marking script can test your code.
4. You have removed any debugging code that produces output, or otherwise affects
the computation. This ensures the output seen by the automatic marking script does not
include spurious information.
Note: Failure to meet these requirements could result in your submission being reject by the submission system and/or zero marks being awarded.
Assessment
This assignment will be marked as a letter grade (A+ … E), based primarily on the following criteria:
• Correctness of Part 1 (20%) — does submission adhere to specification given for Part 1.
• Correctness of Part 2 (20%) — does submission adhere to specification given for Part 2.
• Correctness of Part 3 (20%) — does submission adhere to specification given for Part 3.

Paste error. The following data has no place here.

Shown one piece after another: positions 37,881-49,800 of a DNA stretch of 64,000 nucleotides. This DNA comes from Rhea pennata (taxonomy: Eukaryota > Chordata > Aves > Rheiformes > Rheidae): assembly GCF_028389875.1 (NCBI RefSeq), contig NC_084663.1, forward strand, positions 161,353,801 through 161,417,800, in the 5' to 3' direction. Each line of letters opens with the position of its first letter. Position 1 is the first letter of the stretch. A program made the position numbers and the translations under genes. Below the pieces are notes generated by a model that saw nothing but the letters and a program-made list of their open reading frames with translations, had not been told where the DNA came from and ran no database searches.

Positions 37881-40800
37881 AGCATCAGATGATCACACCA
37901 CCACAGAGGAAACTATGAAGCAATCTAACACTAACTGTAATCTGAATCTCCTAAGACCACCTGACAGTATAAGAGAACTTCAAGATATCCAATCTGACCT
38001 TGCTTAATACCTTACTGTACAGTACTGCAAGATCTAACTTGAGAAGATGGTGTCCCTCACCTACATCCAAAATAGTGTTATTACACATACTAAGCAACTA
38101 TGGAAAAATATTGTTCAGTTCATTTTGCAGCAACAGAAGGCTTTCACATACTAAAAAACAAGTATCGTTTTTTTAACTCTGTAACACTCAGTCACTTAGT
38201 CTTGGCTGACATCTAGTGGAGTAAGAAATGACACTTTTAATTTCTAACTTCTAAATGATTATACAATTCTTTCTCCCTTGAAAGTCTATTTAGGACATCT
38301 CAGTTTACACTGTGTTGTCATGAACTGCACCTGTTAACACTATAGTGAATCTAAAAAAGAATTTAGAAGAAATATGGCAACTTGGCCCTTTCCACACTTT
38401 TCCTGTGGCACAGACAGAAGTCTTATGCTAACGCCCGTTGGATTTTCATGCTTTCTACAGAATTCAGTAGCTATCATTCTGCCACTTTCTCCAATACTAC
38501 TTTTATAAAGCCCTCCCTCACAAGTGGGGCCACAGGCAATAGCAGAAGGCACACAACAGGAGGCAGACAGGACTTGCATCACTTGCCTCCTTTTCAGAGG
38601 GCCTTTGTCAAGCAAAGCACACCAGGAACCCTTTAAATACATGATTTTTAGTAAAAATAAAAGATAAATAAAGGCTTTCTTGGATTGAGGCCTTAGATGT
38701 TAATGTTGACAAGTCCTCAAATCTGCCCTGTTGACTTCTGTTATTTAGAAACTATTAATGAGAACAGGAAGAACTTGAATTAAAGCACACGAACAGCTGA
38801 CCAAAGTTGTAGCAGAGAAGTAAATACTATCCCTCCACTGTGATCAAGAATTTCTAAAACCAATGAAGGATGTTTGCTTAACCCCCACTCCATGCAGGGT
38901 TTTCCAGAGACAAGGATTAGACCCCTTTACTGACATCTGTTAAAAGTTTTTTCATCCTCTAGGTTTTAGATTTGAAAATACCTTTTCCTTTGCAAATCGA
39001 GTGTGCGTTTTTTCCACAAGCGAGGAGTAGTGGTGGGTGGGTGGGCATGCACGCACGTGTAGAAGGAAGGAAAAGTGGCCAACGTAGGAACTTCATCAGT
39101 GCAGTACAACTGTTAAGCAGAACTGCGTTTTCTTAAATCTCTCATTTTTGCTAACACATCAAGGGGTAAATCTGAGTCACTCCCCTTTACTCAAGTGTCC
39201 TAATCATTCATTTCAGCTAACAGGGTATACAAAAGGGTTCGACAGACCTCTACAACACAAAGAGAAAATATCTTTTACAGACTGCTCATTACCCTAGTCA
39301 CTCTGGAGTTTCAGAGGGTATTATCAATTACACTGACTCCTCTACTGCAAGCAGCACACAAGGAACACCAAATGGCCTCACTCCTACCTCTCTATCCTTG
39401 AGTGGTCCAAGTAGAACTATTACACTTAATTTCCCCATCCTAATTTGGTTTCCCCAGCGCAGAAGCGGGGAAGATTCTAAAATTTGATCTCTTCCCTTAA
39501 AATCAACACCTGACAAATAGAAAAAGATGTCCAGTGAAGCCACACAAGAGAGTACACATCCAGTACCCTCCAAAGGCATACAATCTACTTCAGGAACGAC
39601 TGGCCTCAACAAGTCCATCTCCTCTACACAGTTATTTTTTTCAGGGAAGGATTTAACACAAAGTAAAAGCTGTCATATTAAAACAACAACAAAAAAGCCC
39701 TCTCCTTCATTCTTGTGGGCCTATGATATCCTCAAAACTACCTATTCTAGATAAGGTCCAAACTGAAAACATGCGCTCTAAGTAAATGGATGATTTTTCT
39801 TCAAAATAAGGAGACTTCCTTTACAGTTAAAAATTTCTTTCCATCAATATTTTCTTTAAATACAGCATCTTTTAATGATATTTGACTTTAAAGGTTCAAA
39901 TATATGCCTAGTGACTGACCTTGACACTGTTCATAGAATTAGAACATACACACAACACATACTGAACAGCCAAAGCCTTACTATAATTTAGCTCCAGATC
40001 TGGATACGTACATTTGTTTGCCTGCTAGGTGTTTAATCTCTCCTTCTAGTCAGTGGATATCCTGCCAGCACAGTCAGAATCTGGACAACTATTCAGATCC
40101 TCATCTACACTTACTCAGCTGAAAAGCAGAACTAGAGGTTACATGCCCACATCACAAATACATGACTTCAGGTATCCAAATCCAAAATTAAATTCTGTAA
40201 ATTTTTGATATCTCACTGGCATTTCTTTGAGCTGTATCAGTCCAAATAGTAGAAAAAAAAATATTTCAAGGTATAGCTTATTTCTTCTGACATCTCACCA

• Correctness of Part 4 (30%) — does submission adhere to specification given for Part 4.
• Style (10%) — does the submitted code follow the style guide and have appropriate comments
(inc. Javadoc)
As indicated above, part of the assessment for the coding assignments in SWEN221 involves a
qualitative mark for style, given by a tutor. Whilst this is worth only a small percentage of your final
grade, it is worth considering that good programmers have good style.
The qualitative marks for style are given for the following points:
• Division of Concepts into Classes. This refers to how coherent your classes are. That is,
whether a given class is responsible for single specific task (coherent), or for many unrelated
tasks (incoherent). In particular, big classes with lots of functionality should be avoided.